THE OCCUPATION: Fraternization Equation

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General MacArthur's command decided to make a fresh start on a fraternization policy for U.S. occupation troops in Japan. Indoctrination material prepared in advance of the surrender had contained sharp warnings against fraternization (TIME, Aug. 27); this was squelched last week.

The experience of commanders in the European Theater was a guide for MacArthur's advisers. G.I.s might not want to fraternize with Japanese men, but it was a foregone conclusion that they would find Jap children cute; as for Japanese women, they have appealed strongly to most westerners who have lived in the country. When doughfeet crossed the Rhine, they went from countries where they had enjoyed the attentions of Allied women; many of those crossing the wharves of Yokosuka would be going from miserable, womanless mid-Pacific "rocks."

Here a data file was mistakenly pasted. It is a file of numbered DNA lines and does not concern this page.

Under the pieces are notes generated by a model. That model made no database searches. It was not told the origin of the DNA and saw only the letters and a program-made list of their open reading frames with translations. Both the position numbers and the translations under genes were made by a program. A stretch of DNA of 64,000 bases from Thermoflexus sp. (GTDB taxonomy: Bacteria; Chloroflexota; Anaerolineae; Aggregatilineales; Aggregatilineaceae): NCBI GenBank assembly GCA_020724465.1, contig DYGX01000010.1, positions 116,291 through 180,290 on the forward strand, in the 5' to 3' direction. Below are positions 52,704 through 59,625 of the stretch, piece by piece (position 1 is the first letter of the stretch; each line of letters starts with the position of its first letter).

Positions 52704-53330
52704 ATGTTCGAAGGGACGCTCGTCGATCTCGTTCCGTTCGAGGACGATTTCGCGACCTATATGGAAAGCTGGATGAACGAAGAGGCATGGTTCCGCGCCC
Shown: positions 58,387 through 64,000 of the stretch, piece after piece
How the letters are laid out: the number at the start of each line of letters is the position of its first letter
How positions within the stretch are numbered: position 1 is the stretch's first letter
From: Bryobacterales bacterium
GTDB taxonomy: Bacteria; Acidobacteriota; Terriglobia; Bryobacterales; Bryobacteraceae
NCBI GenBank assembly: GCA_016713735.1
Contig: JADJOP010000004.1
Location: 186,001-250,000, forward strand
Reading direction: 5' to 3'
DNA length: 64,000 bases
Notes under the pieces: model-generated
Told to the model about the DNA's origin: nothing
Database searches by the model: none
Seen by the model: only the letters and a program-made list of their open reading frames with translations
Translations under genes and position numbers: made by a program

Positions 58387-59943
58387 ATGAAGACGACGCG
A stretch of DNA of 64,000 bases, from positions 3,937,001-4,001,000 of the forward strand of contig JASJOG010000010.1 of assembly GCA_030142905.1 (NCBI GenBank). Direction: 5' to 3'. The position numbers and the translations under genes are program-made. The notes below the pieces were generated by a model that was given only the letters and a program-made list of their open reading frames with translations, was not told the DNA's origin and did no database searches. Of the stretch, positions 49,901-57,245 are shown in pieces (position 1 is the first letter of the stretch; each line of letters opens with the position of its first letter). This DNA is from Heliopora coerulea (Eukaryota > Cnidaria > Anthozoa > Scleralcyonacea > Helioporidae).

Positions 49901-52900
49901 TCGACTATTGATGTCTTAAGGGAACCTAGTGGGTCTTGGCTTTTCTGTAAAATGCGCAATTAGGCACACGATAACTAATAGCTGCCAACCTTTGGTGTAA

G.I.s arguing among themselves were as divided as the high-command councils. Some thought there should be an immediate ban, which might be lifted "when we see how we get along with the Japanese." (It had been that way in Germany, and the Allies had wound up looking ridiculous.) Whatever it decided, the command would be criticized. Politics, military discipline and biology were hard to balance in one equation.

The Japanese Government had a policy. Its strict orders to all its subjects, male & female: no fraternization.